The University of Winnipeg



Reaction To 2013 Manitoba Provincial Budget

Statement by Dr. Lloyd Axworthy
President and Vice-Chancellor, University of Winnipeg
April 16, 2013

We are disappointed but not surprised that the provincial government has revoked its commitment to provide stable operating grants of 5% for three years. We understand the Manitoba flood of 2011 put increased fiscal pressure on the province.

However, slashing the committed increase to our operating grant in half, while at the same time insisting through legislation that tuition rates remain well below the Canadian average (only Quebec has lower tuition rates), increasingly hobbles our ability to meet the multiple needs of the diverse student body we serve.

Today’s announcement compounds the inequity existing within the Manitoba post-secondary system. Historically, we receive much less from the province than either the University of Manitoba or the University of Brandon. Our provincial grant in 2010 was the equivalent of $7,600 per student, whereas Brandon University and the University of Manitoba each received almost double that amount at about $14,000 per student. The 2013 MacLean’s Magazine survey identified that the University of Winnipeg’s expenditure per student was the second lowest of 19 primarily undergraduate universities surveyed across the country, significantly lower than any of our reasonable comparators. We have been making do with less for a long time.

Given the squeeze on the traditional government funding model, we must be given the flexibility to attract new revenues through private sector and innovative partnerships, commercialization of research, fundraising and other sources.  In the weeks and months ahead, we look forward to continued dialogue with the province to bring the costs of delivering a high quality education in line with revenue expectations. I will be asking the province to give us more flexibility both in the choice of courses and the delivery of curriculum, more autonomy in decision making and the capacity to employ an entrepreneurial approach to funding our activities so we may derive revenue from a variety of sources.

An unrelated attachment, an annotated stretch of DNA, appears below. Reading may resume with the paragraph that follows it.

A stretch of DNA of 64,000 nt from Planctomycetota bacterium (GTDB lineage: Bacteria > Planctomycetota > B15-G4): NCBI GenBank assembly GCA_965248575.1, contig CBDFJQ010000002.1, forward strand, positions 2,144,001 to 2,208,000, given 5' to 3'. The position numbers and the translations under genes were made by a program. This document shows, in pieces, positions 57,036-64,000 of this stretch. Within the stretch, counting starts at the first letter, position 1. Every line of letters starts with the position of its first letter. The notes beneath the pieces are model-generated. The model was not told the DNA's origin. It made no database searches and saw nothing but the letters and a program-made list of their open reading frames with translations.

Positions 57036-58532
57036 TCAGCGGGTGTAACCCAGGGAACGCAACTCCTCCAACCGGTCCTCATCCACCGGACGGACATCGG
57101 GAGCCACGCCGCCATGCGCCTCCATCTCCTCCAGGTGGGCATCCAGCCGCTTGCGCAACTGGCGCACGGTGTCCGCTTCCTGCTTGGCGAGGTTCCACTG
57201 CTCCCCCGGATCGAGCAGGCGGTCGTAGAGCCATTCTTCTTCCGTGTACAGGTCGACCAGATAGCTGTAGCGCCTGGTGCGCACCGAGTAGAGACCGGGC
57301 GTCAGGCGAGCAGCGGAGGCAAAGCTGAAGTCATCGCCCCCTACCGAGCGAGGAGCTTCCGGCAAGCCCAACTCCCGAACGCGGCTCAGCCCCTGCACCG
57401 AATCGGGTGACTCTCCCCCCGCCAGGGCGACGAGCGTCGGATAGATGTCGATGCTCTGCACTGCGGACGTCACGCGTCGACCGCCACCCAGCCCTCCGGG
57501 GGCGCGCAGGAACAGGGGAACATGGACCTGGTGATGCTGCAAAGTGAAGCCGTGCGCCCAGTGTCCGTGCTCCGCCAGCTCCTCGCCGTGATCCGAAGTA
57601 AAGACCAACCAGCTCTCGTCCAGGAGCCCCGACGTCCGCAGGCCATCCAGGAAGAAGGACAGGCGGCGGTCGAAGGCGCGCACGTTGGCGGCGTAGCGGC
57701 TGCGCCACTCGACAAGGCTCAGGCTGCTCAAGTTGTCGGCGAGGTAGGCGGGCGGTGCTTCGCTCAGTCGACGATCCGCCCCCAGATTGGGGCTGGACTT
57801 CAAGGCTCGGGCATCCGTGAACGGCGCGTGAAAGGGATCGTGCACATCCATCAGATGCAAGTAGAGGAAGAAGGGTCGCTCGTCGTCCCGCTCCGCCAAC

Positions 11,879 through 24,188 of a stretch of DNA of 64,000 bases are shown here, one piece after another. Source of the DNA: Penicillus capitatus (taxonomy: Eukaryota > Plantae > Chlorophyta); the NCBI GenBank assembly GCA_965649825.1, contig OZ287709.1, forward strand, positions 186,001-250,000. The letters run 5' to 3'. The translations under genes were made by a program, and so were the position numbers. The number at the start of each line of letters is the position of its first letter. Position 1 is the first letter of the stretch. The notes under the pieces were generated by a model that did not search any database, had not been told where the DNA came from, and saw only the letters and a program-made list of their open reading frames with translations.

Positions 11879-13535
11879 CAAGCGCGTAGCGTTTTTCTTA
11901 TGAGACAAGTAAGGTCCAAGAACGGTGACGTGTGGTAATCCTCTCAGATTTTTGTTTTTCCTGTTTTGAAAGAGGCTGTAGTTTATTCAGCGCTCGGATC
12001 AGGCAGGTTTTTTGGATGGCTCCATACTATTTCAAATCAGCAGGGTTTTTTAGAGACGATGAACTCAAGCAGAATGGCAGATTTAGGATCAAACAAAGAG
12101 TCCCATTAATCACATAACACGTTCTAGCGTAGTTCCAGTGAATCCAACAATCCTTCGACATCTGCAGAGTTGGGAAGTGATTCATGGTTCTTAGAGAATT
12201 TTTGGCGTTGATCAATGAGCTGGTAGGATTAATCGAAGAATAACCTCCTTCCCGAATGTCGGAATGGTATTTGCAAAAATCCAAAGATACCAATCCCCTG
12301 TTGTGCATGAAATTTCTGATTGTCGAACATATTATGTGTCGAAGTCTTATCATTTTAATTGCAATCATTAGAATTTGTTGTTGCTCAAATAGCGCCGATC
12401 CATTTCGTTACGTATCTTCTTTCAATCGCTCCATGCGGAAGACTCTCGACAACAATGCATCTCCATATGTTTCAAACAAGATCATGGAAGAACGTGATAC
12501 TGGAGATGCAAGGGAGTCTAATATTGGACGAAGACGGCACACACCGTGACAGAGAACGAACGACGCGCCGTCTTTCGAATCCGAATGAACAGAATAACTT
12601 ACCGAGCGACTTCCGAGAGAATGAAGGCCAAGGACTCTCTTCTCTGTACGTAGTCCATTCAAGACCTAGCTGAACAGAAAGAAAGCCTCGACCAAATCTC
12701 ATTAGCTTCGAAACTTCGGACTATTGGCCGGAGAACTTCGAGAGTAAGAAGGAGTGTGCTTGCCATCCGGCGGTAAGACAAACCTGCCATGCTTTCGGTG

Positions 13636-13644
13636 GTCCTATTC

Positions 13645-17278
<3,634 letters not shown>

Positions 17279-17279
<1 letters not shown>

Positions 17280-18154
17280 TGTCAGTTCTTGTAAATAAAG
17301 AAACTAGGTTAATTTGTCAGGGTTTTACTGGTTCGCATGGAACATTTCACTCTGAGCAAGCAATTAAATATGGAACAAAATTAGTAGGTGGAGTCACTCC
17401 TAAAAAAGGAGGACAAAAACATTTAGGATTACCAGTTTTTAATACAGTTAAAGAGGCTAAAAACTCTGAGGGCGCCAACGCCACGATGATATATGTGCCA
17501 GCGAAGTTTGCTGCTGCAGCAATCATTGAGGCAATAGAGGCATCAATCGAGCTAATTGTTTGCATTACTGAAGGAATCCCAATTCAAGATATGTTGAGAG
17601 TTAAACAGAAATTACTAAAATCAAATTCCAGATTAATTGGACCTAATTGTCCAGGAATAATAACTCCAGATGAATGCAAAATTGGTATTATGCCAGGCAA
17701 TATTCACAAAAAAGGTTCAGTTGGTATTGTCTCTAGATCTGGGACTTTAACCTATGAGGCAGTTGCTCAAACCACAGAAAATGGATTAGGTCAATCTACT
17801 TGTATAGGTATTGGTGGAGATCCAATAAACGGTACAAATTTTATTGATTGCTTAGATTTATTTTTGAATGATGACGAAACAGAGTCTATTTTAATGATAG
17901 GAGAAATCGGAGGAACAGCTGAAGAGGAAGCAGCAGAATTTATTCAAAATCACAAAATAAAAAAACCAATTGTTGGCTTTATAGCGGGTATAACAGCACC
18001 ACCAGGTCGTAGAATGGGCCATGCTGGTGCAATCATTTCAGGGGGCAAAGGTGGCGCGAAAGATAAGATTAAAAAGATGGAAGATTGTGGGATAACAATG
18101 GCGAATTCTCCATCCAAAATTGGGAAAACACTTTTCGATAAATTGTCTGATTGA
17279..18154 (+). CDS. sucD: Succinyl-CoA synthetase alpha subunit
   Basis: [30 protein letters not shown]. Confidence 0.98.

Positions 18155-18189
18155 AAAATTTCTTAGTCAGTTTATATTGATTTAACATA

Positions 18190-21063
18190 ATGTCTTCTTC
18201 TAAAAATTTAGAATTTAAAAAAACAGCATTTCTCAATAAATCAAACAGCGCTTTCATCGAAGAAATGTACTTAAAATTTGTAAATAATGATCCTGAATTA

Today’s provincial budget means UWinnipeg must eliminate another $1.5 million from operations or be given the flexibility to raise additional revenues including tuition and ancillary fees.  We have already reduced administrative positions and salaries for a saving of $400,000 and have pursued an aggressive vacancy management strategy for several years.  We will continue to look for efficiencies by integrating student services and further streamlining administrative functions.

The University of Winnipeg’s role in particular has broadened. We are partners in downtown renewal, attracting more than $150 million in new development to the downtown and West End communities in the last eight years.  We have created strong community outreach, education and support programs that encourage and support non-traditional students so they may thrive and achieve personal and economic success, including adult learners, First Nations, Metis and Inuit students, inner city youth, war-affected youth and new immigrants, who have been arriving in Manitoba by the tens of thousands in the past decade. The lion’s share of these new UWinnipeg programs have been funded through assertive fundraising in the private sector. Enrolment at the University of Winnipeg has increased by 55% over the past twelve years as we become our city’s community university.

The need for a well-educated and flexible generation of employees, entrepreneurs, community builders and leaders has never been more important to the future health of our city and province. Moving forward, we urge the provincial government to renew its commitment to investing in Manitobans who are seeking a higher education so they can be full participants in developing our economy.

See Dr. Axworthy’s article printed by the Winnipeg Free Press on April 9, 2013